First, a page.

-- Pete's Funhouse is definitely one of those places, but the arrangement of treasure chests is also impressive.
Yasue: They seem kind of nasty don't they (laughs). We wanted each of the three protagonists to have a different experience, so we even changed the locations and contents of the treasure chests.
Yoshimoto: It's a struggle to reach treasure chests in difficult places, so we made the contents worth the effort.
-- Finding the Prize Pots that drop the raw materials for ice-cream is also difficult (laughs).
Yasue: Yoshimoto arranged that one. He snuck it in right at the end (laughs).
Yoshimoto: I thought it would be fun to find them unexpectedly. Then later I thought that if Prize Pots were put in high places, it would be annoying to attack them and fall off cliffs, so I decided to do that (laughs).
-- Speaking of which, are there some conditions for making Prize Pots appear?
Yoshimoto: If you haven't cleared the storyline, the first time you go to the right place they will definitely appear. After clearing the game, it's luck as to whether or not they'll appear. Whether or not they appear is decided the moment you enter the map. Furthermore, in some places there are conditions like defeating all the enemies in the area, or waiting a little while.
Commands with Unique Effects
-- Were the Prize Pot and ice-cream elements related from the start?
Yoshimoto: No, at first we planned to have gourmet enemies that would drop all kinds of cooking ingredients that you could collect to make something. Along the way we decided, "Let's make ice-cream," and ended up using the Prize Pots for collecting ice-cream ingredients.
Yasue: In 'KHII' there was sea salt ice-cream, so maybe in the past there were various kinds of ice-cream (laughs).
-- There's an unusual abundance of ice-cream varieties. That's some devotion to design.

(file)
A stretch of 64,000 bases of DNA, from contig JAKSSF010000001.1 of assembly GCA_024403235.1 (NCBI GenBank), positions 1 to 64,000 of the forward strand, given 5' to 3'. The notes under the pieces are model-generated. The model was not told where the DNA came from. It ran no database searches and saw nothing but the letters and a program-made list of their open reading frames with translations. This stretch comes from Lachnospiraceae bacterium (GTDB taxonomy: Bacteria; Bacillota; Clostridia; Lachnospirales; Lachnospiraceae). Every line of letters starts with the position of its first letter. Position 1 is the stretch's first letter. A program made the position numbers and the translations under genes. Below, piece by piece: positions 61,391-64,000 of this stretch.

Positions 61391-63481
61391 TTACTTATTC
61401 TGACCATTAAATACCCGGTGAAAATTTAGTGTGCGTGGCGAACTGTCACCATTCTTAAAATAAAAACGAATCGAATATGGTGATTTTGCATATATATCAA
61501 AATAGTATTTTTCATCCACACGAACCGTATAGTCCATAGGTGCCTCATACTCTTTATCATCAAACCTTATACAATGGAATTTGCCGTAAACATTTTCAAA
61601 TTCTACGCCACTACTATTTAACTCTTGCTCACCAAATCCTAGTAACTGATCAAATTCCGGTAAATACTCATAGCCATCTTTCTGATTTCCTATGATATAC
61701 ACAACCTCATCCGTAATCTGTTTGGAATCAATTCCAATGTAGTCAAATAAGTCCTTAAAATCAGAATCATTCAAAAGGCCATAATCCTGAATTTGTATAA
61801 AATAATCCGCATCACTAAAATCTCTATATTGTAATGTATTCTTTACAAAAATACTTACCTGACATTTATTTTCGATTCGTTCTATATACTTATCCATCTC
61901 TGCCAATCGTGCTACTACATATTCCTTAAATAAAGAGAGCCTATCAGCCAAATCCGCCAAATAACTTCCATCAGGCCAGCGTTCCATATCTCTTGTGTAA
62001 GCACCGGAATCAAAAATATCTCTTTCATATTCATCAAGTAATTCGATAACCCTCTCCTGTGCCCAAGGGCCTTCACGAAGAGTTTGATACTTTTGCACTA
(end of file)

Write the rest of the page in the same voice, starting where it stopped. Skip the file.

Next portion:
Yasue: A female planner was in charge of that. Recently there's been a new shop where they sing while making your ice-cream, so we referred to that and looked at various ice-cream menus to make them.
-- Was the idea to change Command Style by eating ice-cream there from the start?
Yasue: No, at first ice-cream was ice-cream, and Styles were Styles - they weren't connected at all. But when the idea to use ice-cream as equipment for Commands came out, I really liked it and adopted it (laughs). In the early days of development Nomura had indicated that he wanted lots of different Commands. I thought about adding elements of communication for connectivity, and put in Commands for use outside battle like 'Confetti' and 'Joy'.
-- Commands like 'Joy' say in their explanation that, "Something special might happen." What's that about?
Yasue: If you use Joy after defeating enemies, your experience points will increase. Confetti can make your attacks critical. And 'Fireworks' changes your attacks' damage to 7.
-- Why 7!?
Yasue: It's Lucky Seven, so it's a bit mysterious (laughs). Also 'Taunt' will draw the enemies' attention towards you, so you can protect the friends you're fighting with. If you want to get the bonus medals in Mirage Arena, you should use it at a particular time.
-- 'Break Time' is a strange Command too.
Yasue: That one was born because we wanted to put in something that would be interesting to watch. There were staff in charge of the motions of each protagonist, but for Break Time I gave them the freedom to make any kind of interesting movements. If you get the inputs right you can recover HP and Focus, so it has some pretty good effects (laughs). The staff in charge of the characters made interesting things that reflect the protagonists' usual movements. Ven is always moving around a lot, so the staff gave him a breakdancing Break Time move to match that.
-- So was the person in charge of Aqua's motion a woman?
Yasue: No, it was actually a man. We had a lot of trouble wondering how to show her femininity and her severe strength. It was a process of trial and error, and there were times when Aqua would do something like walk a bit bow-legged, and we'd say, "That's too masculine!" (laughs).
A System Made of All the Best Bits!?
-- What sort of concept was the Deck Command system born from?
Yasue: Deck Commands incorporate elements of both 'Kingdom Hearts II' and 'Chain of Memories'. Changing styles with Style Change, and the dynamic movements, are from 'II', and deck construction is from the card system of 'Chain of Memories'. I think it's a well-balanced system, mixing the strategy of rearranging your deck with the exhiliration of easy management.